i

. (9)
Dividing both sides by ix, we conclude that the convolution kernel h(x) = 1/x.
2.3 The notion of Hilbert transform pairs
The phase-shifter interpretation of Hilbert transform leads to the fact that if f (x)s Hilbert
transform is g(x), then g(x)s Hilbert transform is f (x); in this sense, f (x) and g(x) form a
Hilbert transform pair.
This symmetric property can be understood as follows. Note that the H
2
(k) = 1 for all k
since H(k) = i. This means that if we take the Hilbert transform twice, the result would be
the original function with a negative sign.
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This makes sense because Hilbert transform introduces a 90-degree phase shift to all simple
harmonics. Therefore, Hilbert transform repeated twice introduces a 180-degree phase shift
to all simple harmonics, which means multiplication of the original function by 1.
A table of commonly used Hilbert transform pairs can be found in the Appendix of Hahn
(1996) for applications in signal processing. A thorough 80-page table of Hilbert transform
pairs can be found in the Appendix of King (2009b) and transform pairs are also plotted in a
20-page atlas.
2.4 The convolution kernel h(x) as the Hilbert transform of (x)
We now introduce another way to derive the convolution kernel of Hilbert transform. To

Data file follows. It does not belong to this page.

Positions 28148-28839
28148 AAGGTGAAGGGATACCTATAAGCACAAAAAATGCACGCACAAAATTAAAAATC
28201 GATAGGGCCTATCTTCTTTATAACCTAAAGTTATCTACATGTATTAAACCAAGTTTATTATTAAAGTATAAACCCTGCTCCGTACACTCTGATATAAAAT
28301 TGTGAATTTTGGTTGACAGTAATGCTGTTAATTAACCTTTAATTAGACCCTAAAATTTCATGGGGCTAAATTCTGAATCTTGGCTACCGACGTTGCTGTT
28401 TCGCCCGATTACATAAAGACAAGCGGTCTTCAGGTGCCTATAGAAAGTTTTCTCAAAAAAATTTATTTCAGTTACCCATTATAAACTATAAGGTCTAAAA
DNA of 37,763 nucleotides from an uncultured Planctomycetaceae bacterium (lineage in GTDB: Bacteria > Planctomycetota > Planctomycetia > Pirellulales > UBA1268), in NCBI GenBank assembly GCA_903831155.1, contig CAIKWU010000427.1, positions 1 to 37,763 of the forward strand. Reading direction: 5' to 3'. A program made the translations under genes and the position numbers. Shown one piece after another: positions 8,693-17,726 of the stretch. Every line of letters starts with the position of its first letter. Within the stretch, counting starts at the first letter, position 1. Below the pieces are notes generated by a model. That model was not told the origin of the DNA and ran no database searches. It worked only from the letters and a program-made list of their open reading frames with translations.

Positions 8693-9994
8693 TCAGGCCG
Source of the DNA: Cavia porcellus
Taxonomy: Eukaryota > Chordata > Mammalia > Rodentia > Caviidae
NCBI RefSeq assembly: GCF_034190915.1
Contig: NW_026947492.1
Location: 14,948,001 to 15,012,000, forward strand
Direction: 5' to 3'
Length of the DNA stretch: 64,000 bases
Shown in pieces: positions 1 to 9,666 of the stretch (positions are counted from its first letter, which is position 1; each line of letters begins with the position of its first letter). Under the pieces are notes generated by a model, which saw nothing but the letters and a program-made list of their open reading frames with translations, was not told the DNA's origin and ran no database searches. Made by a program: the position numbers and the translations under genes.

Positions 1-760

begin, note that Eq. 5 essentially states that Hilbert transform is a ltering process which is
characterized by its impulse response h(x). Therefore, h(x) must be regarded as the Hilbert
transform of the impulse function (x). Then, it is of our interest to check that
f
c
(x) = (x) + ih(x)
can be regarded as an analytic function in the sense of Eq. 1. To see it, consider a family of
complex analytic functions f (z) = i/(z + i) parametrized by a variable > 0. Since the
only singularity of f (z) is at z = i, f (z) is analytic in the entire upper half plane. Therefore,
the real part and imaginary part of f (z) form a Hilbert transform pair on the real line x R.
With a little algebra, the real and imaginary parts can be written as
f (x) =
i
(x + i)
= f
R
(x) + i f
I
(x), (10)
where
f
R
(x) =

(x
2
+
2
)
and
f
I
(x) =
x
(x
2
+
2
)
form a Hilbert transform pair for any > 0.
Now we let approach zero and observe f
R
(x) and f
I
(x). Note that

f
R
(x)dx = 1
regardless of the value of , and that f
R
(0) = 1/ approaches innity as 0. So we
can claim that
lim
0
f
R
(x) = (x). (11)
Meanwhile, it is trivial that
lim
0
f
I
(x) = 1/x. (12)
From the arguments above, we can be convinced that the Hilbert transform of (x) is indeed
1/x, for f
c
(x) = (x) +i (1/x) is equal to the limit function of f (x) as 0 (Scott, 1970).
3. Applications in signal processing
Signal processing is nowadays conveniently conducted in the digital domain. The rst step of
signal digitization involves sampling an analog signal x(t) at a constant rate f
s
= 1/T where
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Hilbert Transform and Applications 5
T is the sampling period. In this section, we denote the sampled waveform as x[n] = x(nT),